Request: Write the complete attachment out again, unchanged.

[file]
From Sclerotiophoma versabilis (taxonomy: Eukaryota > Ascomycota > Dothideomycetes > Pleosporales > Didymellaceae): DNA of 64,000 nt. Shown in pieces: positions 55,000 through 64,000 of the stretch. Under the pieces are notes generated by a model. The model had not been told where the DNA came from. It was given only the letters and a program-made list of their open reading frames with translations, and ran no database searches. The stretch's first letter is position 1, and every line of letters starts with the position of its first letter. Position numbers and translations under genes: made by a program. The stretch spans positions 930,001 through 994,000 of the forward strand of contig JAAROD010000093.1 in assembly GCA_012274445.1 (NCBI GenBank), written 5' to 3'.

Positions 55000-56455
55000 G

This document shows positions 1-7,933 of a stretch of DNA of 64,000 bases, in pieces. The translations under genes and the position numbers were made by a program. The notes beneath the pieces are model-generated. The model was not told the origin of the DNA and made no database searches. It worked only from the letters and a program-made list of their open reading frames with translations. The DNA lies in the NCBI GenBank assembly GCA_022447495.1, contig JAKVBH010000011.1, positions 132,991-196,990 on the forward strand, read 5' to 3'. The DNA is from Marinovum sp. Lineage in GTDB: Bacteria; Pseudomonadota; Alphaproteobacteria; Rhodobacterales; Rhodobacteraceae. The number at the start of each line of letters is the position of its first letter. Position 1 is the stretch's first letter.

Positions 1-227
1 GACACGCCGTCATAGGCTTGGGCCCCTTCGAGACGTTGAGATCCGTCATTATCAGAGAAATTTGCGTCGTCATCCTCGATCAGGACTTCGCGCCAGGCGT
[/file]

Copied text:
From Sclerotiophoma versabilis (taxonomy: Eukaryota > Ascomycota > Dothideomycetes > Pleosporales > Didymellaceae): DNA of 64,000 nt. Shown in pieces: positions 55,000 through 64,000 of the stretch. Under the pieces are notes generated by a model. The model had not been told where the DNA came from. It was given only the letters and a program-made list of their open reading frames with translations, and ran no database searches. The stretch's first letter is position 1, and every line of letters starts with the position of its first letter. Position numbers and translations under genes: made by a program. The stretch spans positions 930,001 through 994,000 of the forward strand of contig JAAROD010000093.1 in assembly GCA_012274445.1 (NCBI GenBank), written 5' to 3'.

Positions 55000-56455
55000 G

This document shows positions 1-7,933 of a stretch of DNA of 64,000 bases, in pieces. The translations under genes and the position numbers were made by a program. The notes beneath the pieces are model-generated. The model was not told the origin of the DNA and made no database searches. It worked only from the letters and a program-made list of their open reading frames with translations. The DNA lies in the NCBI GenBank assembly GCA_022447495.1, contig JAKVBH010000011.1, positions 132,991-196,990 on the forward strand, read 5' to 3'. The DNA is from Marinovum sp. Lineage in GTDB: Bacteria; Pseudomonadota; Alphaproteobacteria; Rhodobacterales; Rhodobacteraceae. The number at the start of each line of letters is the position of its first letter. Position 1 is the stretch's first letter.

Positions 1-227
1 GACACGCCGTCATAGGCTTGGGCCCCTTCGAGACGTTGAGATCCGTCATTATCAGAGAAATTTGCGTCGTCATCCTCGATCAGGACTTCGCGCCAGGCGT